You can read more about Dr. Perkin’s truly remarkable life here, here, or about his work here, You should
know that he has not only been supportive of the CCO and has left his mark on their work for more than 30 years, but that he once again this year gave of himself to inspire and equip the young adults at the Jubilee conference. As one of my very best friends, Ken Heffner, of Calvin College, put it, after hearing him preach Sunday morning, “I’ve been listening to John Perkins for 34 years and he just keeps getting better and better.” His radical call to justice, his confidence in the vast implications of grace, his insistence that race and class divisions are worldly and can be overcome by Christ’s cross, and that God is about the business of reconciling all things….well, it just doesn’t get much better. This message was full of power, conviction, anointed by God’s Spirit, and delivered by a man who bears the marks of suffering and dedication. Dr. Perkins honored us once again at Jubilee, and it reminded me of the many times I’ve heard him or that we have been with him. He has been one of the top heroes and models for Beth and I and we wanted you to know. Friends of H&M should know of John Perkins.
I will be honest, too: Perkins spoke at Jubilee late Sunday morning, and after a spectacular (and pretty frenetic) week-end, the dazzled students had little time to get back to the book display to buy his books. So, we have a lot left over.
SO, here is what we’d love to do. To honor Dr. John Perkins, the CCO, and this invitation to a wholistic vision of a Christ-centered multi-faceted reconciliation, we will offer a buy-one-get-one deal. Here are three books that we are offering, while supplies last, of the honorable social reformer, civil rights leader, and Christian activist, John Perkins. They are great books.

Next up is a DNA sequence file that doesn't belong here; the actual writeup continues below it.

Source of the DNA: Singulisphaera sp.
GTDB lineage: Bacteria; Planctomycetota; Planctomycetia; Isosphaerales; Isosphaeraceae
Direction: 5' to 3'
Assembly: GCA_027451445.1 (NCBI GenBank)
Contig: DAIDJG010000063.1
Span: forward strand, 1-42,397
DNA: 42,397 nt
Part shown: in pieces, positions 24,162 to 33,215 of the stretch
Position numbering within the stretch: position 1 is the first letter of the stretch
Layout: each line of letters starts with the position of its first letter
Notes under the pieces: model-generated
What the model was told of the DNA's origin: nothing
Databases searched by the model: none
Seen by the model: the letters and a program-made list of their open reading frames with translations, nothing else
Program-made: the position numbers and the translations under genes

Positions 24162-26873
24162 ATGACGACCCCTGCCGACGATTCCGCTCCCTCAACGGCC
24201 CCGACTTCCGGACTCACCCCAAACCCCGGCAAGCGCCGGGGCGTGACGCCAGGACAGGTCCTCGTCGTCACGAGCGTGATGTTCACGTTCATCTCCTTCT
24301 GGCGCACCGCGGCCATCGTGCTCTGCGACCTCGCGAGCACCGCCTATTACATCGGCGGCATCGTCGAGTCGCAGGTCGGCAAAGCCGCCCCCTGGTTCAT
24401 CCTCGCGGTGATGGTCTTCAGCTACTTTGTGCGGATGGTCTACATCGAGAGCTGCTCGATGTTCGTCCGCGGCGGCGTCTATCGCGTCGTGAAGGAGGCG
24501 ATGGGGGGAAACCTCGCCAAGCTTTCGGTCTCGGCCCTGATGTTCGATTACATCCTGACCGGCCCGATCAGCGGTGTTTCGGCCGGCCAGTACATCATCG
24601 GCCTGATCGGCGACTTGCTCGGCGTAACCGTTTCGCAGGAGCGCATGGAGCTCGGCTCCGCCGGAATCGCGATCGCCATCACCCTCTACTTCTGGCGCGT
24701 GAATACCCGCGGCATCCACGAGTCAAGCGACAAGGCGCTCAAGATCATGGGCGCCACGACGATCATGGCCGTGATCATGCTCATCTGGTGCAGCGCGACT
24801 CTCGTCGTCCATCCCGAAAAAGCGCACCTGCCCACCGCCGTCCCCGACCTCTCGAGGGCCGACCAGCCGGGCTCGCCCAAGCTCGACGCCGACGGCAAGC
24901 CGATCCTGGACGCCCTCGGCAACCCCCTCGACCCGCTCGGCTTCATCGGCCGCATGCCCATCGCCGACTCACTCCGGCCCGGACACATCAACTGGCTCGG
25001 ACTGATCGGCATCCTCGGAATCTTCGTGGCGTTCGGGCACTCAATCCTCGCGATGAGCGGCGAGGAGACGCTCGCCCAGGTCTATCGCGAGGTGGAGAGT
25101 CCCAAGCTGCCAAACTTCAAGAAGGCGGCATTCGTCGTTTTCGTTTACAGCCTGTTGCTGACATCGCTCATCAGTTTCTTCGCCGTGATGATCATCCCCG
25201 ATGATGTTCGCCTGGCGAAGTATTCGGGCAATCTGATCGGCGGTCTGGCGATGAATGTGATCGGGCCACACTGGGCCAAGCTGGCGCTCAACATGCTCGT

Let Justice Roll Down John Perkins (Regal) $19.99 Here is what it says on the front of this newly re-issued edition of his classic biography, “His brother died in his arms, shot by a deputy marshal…he was beaten and tortured by the sheriff and State Police…but through it all he returned good for evil, love for hate, progress for prejudice and brought hope to black and white alike.” Anyone who thinks this is overly sentimental, or less than fully Biblical religion should know that this is clearly about the kind of social action that should come out of knowing Jesus Christ as Savior. It is about forming visible community development that is creating new models for black housing, economic independence, education and health care, but is rooted, as he puts it, in “only the power of Christ’s crucifixion on the cross and the glory of His resurrection.” One of the great biographies of a Christian leader of the 20th century, a leader born of share-croppers in Mississippi who returned there to work in a Christ-centered, radical ministry, who has earned honorary PhDs and remains true to his founding vision.